Barring a few pockets, India’s cities are no-pavement spaces. Even where they exist, they are often either poorly maintained or occupied by hawkers, parked vehicles, garbage, and stray animals.
And yet walking is India’s most common means of intra-city travel.
This makes life perilous for walkers. As the voice-over in the video articulates, “My head hangs low not out of shame but out of sheer necessity.”
Urban designer Nikhil Chaudhary, who works with World Resources Institute India, a non-profit and environmental think-tank, blames the lack of attention to pedestrians’ needs. “The traditional model of urban planning favours personal transport first, which panders to mobility through vehicles. This is why you see wide roads with long distances that the pedestrians cannot cover,” he told Scroll.in.
An “obsessive doodler”, Chaudhary decided to get his message across – and communicate the crying need for solutions for pedestrians – through a comics and animation trilogy.
While the first two parts are in form of comics, the third work is an animated short tiled I, Pedestrian (video above).
Having grown up in various cities in India, the Nagpur-born urban designer depicts the infrastructure in his sketches in the sameway American super-hero comics glorify urban spaces, such as the city of Gotham.
“In my sketches, the city is more than a backdrop – it is a setting which triggers a series of dialogues amongst the common pedestrians,” he said. The violently laid out open spaces shape the way humans interact through their walks and their vehicles, which says a lot about India’s road rage culture.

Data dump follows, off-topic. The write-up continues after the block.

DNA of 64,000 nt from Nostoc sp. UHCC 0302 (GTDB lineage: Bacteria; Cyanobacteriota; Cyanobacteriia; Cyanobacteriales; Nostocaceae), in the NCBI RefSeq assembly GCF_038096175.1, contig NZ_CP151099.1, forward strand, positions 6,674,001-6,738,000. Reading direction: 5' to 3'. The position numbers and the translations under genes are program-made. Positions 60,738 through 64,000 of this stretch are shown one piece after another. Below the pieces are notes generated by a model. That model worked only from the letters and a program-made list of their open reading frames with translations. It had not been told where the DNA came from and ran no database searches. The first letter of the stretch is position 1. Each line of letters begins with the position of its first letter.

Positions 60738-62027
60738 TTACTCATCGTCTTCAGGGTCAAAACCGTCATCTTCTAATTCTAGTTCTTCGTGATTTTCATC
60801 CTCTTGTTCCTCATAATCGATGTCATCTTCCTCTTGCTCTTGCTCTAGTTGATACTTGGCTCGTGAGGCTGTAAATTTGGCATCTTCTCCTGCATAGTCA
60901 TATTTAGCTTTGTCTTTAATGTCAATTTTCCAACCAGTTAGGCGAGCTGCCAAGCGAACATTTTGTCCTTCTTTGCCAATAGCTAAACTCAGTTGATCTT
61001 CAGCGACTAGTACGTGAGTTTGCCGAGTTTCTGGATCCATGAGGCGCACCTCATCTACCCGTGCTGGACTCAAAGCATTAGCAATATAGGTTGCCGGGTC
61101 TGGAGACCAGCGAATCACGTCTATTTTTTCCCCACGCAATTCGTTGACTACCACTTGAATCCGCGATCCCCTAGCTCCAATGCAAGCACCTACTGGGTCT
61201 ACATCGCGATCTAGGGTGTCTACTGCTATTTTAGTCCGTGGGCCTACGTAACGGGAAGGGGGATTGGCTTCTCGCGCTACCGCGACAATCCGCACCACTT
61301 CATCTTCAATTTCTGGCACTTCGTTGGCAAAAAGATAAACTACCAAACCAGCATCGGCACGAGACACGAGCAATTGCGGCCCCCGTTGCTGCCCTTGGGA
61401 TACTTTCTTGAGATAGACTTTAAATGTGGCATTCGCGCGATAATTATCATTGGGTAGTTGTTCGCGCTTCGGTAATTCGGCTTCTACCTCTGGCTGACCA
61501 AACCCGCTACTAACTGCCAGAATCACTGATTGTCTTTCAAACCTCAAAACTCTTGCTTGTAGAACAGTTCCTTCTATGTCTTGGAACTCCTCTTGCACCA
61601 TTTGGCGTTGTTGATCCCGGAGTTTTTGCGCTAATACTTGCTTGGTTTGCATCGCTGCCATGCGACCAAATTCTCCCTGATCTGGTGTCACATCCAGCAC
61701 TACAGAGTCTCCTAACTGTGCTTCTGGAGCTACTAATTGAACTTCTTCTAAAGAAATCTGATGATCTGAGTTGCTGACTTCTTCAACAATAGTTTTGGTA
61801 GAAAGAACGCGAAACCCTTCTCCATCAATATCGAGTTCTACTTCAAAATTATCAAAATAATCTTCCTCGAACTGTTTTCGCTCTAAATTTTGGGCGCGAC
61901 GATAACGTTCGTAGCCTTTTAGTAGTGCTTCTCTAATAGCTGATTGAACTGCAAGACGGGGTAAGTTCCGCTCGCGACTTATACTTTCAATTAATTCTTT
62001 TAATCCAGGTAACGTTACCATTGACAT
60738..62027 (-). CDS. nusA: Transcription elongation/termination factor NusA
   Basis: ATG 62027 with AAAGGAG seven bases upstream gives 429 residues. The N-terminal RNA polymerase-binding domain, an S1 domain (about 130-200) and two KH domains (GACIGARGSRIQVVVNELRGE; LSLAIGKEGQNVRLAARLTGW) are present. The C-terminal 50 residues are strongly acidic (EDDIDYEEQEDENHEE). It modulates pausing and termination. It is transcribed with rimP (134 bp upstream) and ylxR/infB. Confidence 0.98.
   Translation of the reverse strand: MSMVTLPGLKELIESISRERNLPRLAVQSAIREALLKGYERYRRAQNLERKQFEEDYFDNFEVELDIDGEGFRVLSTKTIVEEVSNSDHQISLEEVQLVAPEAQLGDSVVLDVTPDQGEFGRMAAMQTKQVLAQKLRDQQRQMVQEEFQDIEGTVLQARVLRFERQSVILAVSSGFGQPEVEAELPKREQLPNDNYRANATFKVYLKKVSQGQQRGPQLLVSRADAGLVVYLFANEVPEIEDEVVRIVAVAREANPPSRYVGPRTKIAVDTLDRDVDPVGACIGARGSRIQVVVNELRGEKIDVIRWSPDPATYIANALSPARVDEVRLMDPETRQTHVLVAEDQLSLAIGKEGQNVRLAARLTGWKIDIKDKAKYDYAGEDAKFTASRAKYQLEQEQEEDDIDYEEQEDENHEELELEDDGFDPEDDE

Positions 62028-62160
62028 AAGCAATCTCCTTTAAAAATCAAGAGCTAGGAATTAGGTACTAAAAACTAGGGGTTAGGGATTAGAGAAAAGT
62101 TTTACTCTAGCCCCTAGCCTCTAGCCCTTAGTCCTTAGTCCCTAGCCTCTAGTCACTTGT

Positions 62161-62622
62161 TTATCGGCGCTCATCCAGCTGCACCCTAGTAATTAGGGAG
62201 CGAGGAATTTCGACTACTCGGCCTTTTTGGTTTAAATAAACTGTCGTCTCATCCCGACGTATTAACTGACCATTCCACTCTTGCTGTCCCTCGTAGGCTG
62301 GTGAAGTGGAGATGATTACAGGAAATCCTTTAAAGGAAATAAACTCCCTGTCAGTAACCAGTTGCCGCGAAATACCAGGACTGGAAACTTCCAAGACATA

Chaudhary’s work magnifies hazards like uneven platforms, which, he said, “can sprain the foot of the fittest person walking on the path as well as children, the aged and the disabled”.
Each comic ends with the need to reclaim the space, citing examples from community initiatives such as Raahgiri and Equal Streets with active local participation.
Chaudhary cited his inspiration from comic journalist Joe Sacco’s works Palestine (1996) and Footnotes in Gaza (2009), and Chris Ware’s Building Stories, a graphic story which breathes life into a mere structure of blocks.
If road safety is all about the technicalities, Chaudhary’s comics are about the humanising of artificial spaces – through the lens of sensitivity.
Last year, the record of pedestrian deaths by the National Crime Records Bureau was believed to be misrepresented – while the data made the figure out to be 5%, a study pointed at numbers between 35% and 40%.
With the surge in two-wheelers and four-wheelers in India’s claustrophobic cities – 53,700 vehicles were registered every day in 2015 – it may soon become difficult to differentiate between a road and a pavement.
Till then, pedestrians will continue crossing the busy road with just a show of the hand, hoping to halt rushing vehicles, and weave through visible and invisible dangers.